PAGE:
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Parental supervision and child injuries
  1. C Andrade*
  1. Correspondence Faculty of Human Kinetics – Technical University of Lisbon, Estrada da Costa. 1495-688 Cruz Quebrada, Portugal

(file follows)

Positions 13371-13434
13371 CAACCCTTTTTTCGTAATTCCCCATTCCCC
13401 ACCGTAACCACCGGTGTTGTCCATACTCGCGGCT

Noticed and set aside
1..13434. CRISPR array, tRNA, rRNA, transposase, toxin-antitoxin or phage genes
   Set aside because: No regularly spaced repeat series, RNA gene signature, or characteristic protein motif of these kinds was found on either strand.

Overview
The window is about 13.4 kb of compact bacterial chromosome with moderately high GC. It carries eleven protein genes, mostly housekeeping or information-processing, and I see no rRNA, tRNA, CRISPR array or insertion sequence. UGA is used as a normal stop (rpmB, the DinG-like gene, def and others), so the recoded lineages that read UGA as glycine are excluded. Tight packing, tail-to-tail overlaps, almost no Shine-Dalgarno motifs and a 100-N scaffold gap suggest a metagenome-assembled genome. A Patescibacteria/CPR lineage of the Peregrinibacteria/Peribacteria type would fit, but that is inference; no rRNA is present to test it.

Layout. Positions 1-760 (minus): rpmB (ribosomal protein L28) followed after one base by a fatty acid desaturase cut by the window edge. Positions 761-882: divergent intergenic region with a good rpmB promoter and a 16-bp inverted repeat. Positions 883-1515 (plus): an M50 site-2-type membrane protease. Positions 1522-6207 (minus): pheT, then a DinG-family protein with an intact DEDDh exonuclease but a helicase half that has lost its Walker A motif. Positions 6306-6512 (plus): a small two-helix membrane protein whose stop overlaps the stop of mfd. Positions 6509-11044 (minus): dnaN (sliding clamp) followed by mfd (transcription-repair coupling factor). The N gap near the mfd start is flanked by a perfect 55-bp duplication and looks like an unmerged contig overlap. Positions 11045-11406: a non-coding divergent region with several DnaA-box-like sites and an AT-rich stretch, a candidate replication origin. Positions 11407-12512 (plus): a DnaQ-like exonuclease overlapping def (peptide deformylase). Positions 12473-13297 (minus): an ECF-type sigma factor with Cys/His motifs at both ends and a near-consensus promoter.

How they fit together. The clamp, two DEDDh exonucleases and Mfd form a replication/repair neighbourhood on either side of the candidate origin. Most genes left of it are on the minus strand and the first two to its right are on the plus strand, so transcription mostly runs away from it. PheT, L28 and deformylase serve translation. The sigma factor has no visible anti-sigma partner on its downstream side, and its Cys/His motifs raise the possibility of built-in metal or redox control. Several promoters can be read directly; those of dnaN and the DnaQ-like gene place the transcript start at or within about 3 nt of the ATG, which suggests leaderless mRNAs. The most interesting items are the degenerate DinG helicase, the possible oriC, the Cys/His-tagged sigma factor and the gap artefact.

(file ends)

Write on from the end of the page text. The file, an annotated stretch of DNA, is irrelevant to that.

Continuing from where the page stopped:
This study examined the relationship between child injury history, family and parents characteristics, and supervision. We applied a Portuguese version of the Parent Supervision Attributes Profile Questionnaire-PSAPQ (Morrongiello & House, 2004; Morrongiello & Corbett, 2006). One hundred and seventy one parents (42 fathers and 129 mothers) (M=32.94yrs, SD=6.75) completed PSAPQ and a questionnaire about their children injury history, relative to 96 boys and 75 girls (M=3.93yrs, SD=0.99). Parents declared that 92% of their children had small injuries in the last year. Moderate and serious injuries were less frequent. The gender of the child and the family structure did not influence the frequency or the type of injuries. Families with more than four people in the household had children that suffered a greater number of injuries (t(169)=2.07, p=.040) and more serious injuries (χ2(3)=12.99, p=.005). Parents of these families showed higher levels of risk tolerance (t(169)=2.86, p=.005). Parents with a college graduation had lower protectiveness (t(169)=3.39, p=.001) and lower supervision values (t(169)=3.64, p<.001) than parents with lower academic qualifications. However, the differences in academic qualification were not correlated with children frequency or type of injuries. The results show that some family characteristics influence the child injury history and the parents' supervision style.

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